While the GOP has been busy fumbling over their words and positions on abortion, many women are silently suffering as the drug mifepristone has been hanging in limbo due an unprecedented federal court ruling that would ban the drug nationwide.
In response to the ruling, the Supreme Court temporarily extended access to this drug before ultimately deciding on Friday to halt restrictions that would have limited access while many have been left confused about the fate of this necessary prescription drug.
The fight over mifepristone will now return to lower courts, meaning it could be back before the Supreme Court within a few months.
Currently, the drug’s safety is why its status hangs in the balance despite having FDA approval for over 20 years.
But let’s be honest: It’s not the safety of the product that inspired this ruling — it’s because it’s used for medical abortions which the judge in this case has made public opposition statements about. This is just another way for Republicans to pursue their unpopular agenda of a nationwide abortion ban.
However, it’s important to know all the facts. I would like to point out that this drug is also used to help women deal with uterine diseases such as endometriosis, which I suffer from.
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Mifepristone can actually improve fertility for women like me
One of the many symptoms of endometriosis is infertility due to the presence of endometriotic lesions. To combat the symptoms of endometriosis, doctors may prescribe a high dose of progesterone treatment over the course of six months or longer to help shrink the lesions and give women a better chance at becoming pregnant, should they desire to.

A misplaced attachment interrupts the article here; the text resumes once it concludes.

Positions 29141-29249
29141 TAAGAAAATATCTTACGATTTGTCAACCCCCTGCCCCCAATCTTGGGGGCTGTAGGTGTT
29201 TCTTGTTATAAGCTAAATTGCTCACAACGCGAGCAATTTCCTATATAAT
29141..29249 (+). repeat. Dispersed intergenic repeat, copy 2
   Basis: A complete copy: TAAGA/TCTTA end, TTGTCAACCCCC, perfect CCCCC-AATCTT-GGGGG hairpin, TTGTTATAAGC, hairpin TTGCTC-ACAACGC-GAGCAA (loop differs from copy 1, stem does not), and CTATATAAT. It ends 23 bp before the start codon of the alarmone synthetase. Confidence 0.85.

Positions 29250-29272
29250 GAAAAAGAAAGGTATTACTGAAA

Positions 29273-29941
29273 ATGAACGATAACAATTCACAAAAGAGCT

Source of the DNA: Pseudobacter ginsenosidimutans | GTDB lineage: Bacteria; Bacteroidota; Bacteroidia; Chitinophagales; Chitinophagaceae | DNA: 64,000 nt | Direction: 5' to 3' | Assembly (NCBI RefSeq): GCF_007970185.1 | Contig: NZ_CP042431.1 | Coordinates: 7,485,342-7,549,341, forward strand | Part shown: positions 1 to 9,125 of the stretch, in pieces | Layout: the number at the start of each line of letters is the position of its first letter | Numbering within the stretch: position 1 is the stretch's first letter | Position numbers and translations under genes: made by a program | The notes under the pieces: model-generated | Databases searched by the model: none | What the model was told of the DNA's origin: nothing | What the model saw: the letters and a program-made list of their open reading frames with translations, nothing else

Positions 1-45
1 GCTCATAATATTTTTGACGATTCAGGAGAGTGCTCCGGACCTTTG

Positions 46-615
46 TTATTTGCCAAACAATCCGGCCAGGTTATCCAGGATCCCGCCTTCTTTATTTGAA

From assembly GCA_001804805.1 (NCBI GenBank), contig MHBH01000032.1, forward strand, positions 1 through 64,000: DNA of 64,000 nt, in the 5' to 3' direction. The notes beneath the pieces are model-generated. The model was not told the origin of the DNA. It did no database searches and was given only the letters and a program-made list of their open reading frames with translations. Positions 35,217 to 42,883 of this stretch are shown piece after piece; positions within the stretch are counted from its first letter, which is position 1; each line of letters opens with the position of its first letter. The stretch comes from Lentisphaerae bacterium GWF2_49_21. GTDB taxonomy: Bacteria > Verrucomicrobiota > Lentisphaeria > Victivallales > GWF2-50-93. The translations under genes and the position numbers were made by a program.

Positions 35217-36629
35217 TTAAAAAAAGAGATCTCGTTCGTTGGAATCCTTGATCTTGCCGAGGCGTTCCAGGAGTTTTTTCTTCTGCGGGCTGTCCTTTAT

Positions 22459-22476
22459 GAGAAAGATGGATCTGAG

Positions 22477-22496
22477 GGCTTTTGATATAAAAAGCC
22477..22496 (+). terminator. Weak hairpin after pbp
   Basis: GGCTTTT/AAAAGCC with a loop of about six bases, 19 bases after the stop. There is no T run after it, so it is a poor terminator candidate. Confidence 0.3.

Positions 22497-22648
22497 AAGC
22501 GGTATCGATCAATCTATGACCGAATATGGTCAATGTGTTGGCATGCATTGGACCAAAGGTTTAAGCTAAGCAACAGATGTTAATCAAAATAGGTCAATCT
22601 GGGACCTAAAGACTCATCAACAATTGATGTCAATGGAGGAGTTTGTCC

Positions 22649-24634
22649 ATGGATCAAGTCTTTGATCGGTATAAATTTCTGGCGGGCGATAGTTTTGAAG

How do I know this? Well, I’m one of those 1 in 10 of women who suffer from this awful disease. While the gold standard of care for endometriosis patients is laparoscopic excision surgery (which I had back in 2020), there are other methods to try before such an invasive procedure that can hopefully help stave off symptoms and improve fertility. Medical treatment prescribed by doctors, is often the first line of management for women suffering from endometriosis to help control their pain, stop the further development of endometriotic lesions, and improve their chances of fertility.
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According to the NIH, with laparoscopic, minimally invasive combined drug therapy, mifepristone has “a significant effect, with a more followed-up pregnancy rate, less recurrence, and no drug accumulation side-effects, hence it is worthy of clinical application.”
But thanks to the court ruling, access to this medication that could allow women to address crippling pain and infertility issues has been left hanging in the balance and causing many women to be concerned about what their options can be to have children as they struggle with a debilitating disease.
Women aren’t political props
If Republican lawmakers truly care about women and their safety, they should be in support of keeping mifepristone on the market and leaving these very personal decisions to be ones that are made in consultation with their doctors rather than the government. It is unfathomable to me that it could be removed from pharmacy shelves to score political points.
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The truth is that this drug is medically necessary for all, regardless of why it’s prescribed to you. Banning it takes away reproductive freedoms and access to safe medical treatment for millions of women.
Women need and deserve better from our lawmakers; we are not political props, and these decisions are deeply personal. But, let it be known that we will make our voices heard at the ballot box.
Ashley Pratte Oates, an independent and a former Republican, is a communications strategist, political commentator and a board member of Republican Women for Progress. The opinions expressed in this commentary are her own.